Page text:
Plot summary (with possible spoilers): Nick (played by Michael Cera), a high school senior, has recently had his heart broken by former girlfriend Tris (Alexis Dziena). He leaves her long, rambling messages on her cell phone, makes mix CDs for her, and takes “personal days” off from school in an effort to recover from the emotional pain.
One night, Nick’s friends and bandmates finally get him to leave the house. They have a gig at a small club, and then later, they’re going to try to find out where a popular indie band called Where’s Fluffy? will be playing a secret show in New York City. While at his own show, Nick sees Tris with another guy, which leaves him feeling even more down. But things change when Tris starts harassing classmate Norah (Kat Dennings) about apparently being at the show alone. Norah quickly says that she’s not alone, that she’s simply waiting for her boyfriend. When Tris presses the issue, Norah latches onto Nick, asks him to go along with whatever she does, and then kisses him.
After that, Norah’s friend Caroline (Ari Graynor), who is stupid drunk by this point, has to be taken home. Nick offers to help, so he, Norah, and Caroline pile into his Yugo. But when Nick’s friends see him with Norah, they seize the opportunity to help him finally get over Tris. They offer to take Caroline home so that Nick and Norah can try to track down the Where’s Fluffy? show.
From that point on, the film follows Nick and Norah on their various adventures during one long, rambling night in New York. It’s the kind of night that most high school students are familiar with, where you wander around aimlessly, try to hook up with friends, play phone tag, just barely miss running into each other, and encounter a number of weirdos and freaks while having one of the most memorable experiences of their lives.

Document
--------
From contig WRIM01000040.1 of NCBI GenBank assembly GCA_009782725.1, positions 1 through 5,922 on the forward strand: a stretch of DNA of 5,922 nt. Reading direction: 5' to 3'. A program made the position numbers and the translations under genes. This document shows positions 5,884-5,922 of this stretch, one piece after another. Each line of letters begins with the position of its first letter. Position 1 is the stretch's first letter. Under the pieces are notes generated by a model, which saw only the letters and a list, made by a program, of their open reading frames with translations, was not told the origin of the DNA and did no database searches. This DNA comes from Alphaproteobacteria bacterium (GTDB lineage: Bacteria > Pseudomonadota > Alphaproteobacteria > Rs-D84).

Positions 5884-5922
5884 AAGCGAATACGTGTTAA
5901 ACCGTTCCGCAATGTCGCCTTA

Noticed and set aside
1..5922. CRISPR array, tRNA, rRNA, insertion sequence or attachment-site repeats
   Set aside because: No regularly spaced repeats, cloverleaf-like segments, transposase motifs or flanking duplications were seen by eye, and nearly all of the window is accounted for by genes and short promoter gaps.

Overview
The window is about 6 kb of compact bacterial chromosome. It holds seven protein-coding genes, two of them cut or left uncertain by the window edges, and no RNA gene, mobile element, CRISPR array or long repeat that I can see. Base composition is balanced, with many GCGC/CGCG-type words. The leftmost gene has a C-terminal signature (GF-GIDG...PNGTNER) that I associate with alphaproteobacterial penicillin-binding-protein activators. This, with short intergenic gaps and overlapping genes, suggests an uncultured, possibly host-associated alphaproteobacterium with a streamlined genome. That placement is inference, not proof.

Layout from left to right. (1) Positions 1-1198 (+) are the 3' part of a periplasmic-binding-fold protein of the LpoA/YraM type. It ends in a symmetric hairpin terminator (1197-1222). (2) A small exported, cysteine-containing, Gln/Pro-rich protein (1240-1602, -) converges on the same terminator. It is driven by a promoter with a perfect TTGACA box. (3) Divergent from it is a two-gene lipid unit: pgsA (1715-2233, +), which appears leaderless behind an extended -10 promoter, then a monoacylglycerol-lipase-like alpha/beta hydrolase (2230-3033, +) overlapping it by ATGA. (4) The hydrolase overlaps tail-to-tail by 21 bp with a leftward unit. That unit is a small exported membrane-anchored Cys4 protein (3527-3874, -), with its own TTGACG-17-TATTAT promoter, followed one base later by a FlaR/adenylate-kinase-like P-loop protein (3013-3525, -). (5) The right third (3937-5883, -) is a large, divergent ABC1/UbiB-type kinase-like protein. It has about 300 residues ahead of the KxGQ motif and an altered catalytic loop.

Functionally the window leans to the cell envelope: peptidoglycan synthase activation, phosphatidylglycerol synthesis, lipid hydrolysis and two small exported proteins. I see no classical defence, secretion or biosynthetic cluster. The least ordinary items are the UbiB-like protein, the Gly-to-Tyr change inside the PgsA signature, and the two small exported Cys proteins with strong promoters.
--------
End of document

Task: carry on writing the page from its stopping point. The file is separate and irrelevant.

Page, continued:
My Reaction: I’d heard mostly mixed reviews about Nick and Norah’s Infinite Playlist before seeing the film, and now I understand why. There are some good things here, but some problems as well, so the project as a whole ends up being just average.
One of the things I liked was how the filmmakers captured what it’s like to be in high school and wander around all night with your friends, basically doing nothing. If you’re lucky, you’ve experienced at least one night like the one that Nick and Norah had. Maybe not exactly the same as far as the details go, but similar enough to find yourself nodding in agreement at many of the scenes.
But that’s also one of the biggest problems with the movie. It was so familiar that there wasn’t anything original about it at all. In a story like this, the characters need to be particularly strong, but neither Nick nor Norah fit that bill. Nick, like every single other character I’ve seen Michael Cera play is rather passive and dull, content to merely react to things rather than take control of any situation. Why he would have two good-looking girls fighting over him is beyond me. He wasn’t funny or charming at all, just completely bland. And Norah wasn’t much better. Perhaps that’s why they ended up liking each other.
Overall, I thought Nick and Norah’s Infinite Playlist was just ok. It’ll be familiar enough that you’ll want to keep watching because you’ll recognize a piece of your own life, but ultimately, the film doesn’t tell much of a story. I give it 2 stars out of 5.